By Gustavo Gallón*, EL ESPECTADOR, January 25, 2023
(Translated by Eunice Gibson, CSN Volunteer Translator)
This is the title of Chapter 4 of the recommendations contained in the volume of “Findings and Recommendations”. Its thesis is that “the policy of the war on drugs and drug trafficking (. . .) has been perhaps the greatest obstacle to progress in building the peace”, because “it’s ineffective in preventing consumption, it’s a factor in the persistence of the armed conflict, and it has been the source of profound harm to human rights, to security, and to development.” They propose, then, a substantial change in the policy so that, in the medium term, the current prohibitionism could be substituted with regulation of the market for drugs. While that is being accomplished, in the short term, they need to adopt measures to “confront the matter of the coca plantings with a focus on sustainable development that leaves behind the view of the problem as a matter of national security, abandoning aspersion entirely.”
This diagnosis and its proposals are based on the UN report, “Global Commission on Drug Policy” presented in 2018 by former heads of state from varying countries, including Colombia, former UN Secretary-General Kofi Annan, and other well-known international personalities. According to them, “the global war on drugs is a failure” after 50 years since its initiation. Therefore, they propose ending the criminalization of people who use drugs but do no harm, experiment with models of legal regulation, offer health services to those who need them, lend a helping hand to people involved in the lower segments of the drug market (campesinos, runners, and small sellers), focus on the repressive actions of violent criminal organizations, prevent young people from using drugs in the first place, replace strategies oriented by ideology with policies based on science, health, safety, and human rights, and break the taboos against debate and reform.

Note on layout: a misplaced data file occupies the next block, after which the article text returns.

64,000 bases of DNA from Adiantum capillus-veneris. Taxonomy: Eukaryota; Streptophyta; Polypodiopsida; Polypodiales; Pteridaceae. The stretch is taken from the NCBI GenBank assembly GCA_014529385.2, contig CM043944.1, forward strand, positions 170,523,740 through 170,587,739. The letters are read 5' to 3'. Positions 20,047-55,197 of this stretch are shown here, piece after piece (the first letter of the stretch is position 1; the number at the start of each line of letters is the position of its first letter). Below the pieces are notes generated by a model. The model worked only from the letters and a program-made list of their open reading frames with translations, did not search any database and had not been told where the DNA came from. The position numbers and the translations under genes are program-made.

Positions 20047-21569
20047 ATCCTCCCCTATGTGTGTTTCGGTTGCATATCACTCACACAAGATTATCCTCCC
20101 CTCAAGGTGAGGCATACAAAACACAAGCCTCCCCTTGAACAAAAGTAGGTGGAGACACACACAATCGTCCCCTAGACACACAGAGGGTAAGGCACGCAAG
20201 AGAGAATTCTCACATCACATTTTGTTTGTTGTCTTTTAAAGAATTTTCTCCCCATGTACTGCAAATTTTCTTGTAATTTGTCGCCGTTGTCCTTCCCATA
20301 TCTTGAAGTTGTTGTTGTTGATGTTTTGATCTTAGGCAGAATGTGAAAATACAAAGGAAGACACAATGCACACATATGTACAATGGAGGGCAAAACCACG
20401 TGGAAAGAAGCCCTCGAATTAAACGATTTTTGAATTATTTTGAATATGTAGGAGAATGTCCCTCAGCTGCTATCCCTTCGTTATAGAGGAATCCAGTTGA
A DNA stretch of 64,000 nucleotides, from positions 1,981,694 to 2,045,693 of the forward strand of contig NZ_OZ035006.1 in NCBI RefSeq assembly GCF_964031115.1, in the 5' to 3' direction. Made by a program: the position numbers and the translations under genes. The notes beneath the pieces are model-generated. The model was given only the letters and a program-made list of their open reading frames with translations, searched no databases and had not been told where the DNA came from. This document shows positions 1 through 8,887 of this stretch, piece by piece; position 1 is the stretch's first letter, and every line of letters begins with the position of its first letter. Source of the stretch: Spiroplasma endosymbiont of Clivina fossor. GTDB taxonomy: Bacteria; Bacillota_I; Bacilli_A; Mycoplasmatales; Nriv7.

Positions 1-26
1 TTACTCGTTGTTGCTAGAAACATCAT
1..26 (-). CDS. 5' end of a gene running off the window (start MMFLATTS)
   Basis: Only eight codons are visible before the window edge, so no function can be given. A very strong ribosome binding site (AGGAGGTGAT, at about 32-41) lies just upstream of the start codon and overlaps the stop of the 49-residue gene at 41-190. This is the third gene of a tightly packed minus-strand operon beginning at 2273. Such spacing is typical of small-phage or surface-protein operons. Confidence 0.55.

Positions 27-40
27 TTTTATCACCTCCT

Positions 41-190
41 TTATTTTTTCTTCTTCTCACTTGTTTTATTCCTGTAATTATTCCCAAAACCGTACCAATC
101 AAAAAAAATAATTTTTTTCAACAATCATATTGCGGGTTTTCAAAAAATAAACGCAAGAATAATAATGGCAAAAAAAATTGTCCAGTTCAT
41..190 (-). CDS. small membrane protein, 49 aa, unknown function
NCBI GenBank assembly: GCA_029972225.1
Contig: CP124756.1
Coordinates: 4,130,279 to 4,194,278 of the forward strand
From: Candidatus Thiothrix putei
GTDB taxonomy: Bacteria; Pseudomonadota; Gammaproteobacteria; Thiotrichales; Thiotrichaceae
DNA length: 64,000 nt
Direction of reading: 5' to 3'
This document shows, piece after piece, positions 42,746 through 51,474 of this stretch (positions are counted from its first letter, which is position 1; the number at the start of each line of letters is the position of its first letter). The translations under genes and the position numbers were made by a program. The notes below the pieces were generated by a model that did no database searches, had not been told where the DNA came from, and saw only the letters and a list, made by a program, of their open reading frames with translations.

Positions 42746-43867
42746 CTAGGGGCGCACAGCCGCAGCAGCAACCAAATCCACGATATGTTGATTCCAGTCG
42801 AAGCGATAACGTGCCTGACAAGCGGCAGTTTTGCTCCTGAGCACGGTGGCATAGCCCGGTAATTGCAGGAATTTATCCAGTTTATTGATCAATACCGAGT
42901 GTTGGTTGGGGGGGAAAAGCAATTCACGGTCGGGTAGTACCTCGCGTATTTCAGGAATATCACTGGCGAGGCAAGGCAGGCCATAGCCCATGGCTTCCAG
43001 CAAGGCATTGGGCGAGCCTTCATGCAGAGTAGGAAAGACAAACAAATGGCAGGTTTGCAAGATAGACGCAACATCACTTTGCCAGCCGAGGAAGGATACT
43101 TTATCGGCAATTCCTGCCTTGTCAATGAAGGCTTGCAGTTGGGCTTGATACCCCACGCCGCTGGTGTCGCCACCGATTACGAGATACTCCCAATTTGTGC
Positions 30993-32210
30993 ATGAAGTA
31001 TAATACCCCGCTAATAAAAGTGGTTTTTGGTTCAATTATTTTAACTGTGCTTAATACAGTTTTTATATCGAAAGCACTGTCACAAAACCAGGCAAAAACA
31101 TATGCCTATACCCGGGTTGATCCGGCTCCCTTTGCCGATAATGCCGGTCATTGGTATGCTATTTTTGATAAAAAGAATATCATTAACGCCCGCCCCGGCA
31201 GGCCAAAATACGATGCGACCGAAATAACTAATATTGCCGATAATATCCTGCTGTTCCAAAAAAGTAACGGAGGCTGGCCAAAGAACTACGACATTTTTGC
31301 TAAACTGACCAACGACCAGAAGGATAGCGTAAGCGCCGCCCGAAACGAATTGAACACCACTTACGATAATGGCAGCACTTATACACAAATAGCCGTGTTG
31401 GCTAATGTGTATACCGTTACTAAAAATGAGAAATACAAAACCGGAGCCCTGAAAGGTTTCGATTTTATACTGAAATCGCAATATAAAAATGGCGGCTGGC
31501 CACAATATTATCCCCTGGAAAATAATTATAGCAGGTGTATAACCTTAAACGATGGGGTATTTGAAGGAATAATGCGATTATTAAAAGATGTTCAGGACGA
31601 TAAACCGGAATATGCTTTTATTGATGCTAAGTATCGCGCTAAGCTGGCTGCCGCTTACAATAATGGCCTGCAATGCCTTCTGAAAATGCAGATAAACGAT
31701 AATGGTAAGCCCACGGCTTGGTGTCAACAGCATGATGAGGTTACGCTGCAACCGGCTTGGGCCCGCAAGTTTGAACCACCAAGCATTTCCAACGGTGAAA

The Truth Commission is also based on the Peace Agreement, which contains important commitments by the government in that direction, to change the militaristic focus on drugs for one of human rights and public health, promoting opportunities for dialog and a large international conference, prioritize substitution in place of eradication, as called for in Integrated Rural Reform. These commitments have not yet been accomplished.
After the delivery of the Truth Commission’s report, the Global Commission on Drug Policy in November 2022 produced a report on “Drug Policy in Colombia”. The report insists that “large-scale military actions against the drug traffic should be re-oriented toward augmenting the government’s capacity to use funds for the prosecution of the high-level segments of organized crime, for the purpose of reducing violence, corruption, money laundering and smuggling” and it recognizes the importance of the Truth Commission’s report. It’s already time to overcome the mess with which the drug problem has been handled in Colombia, and regain sobriety to achieve peace.
Thank you, Truth Commission.
*Colombia’s Ambassador in Geneva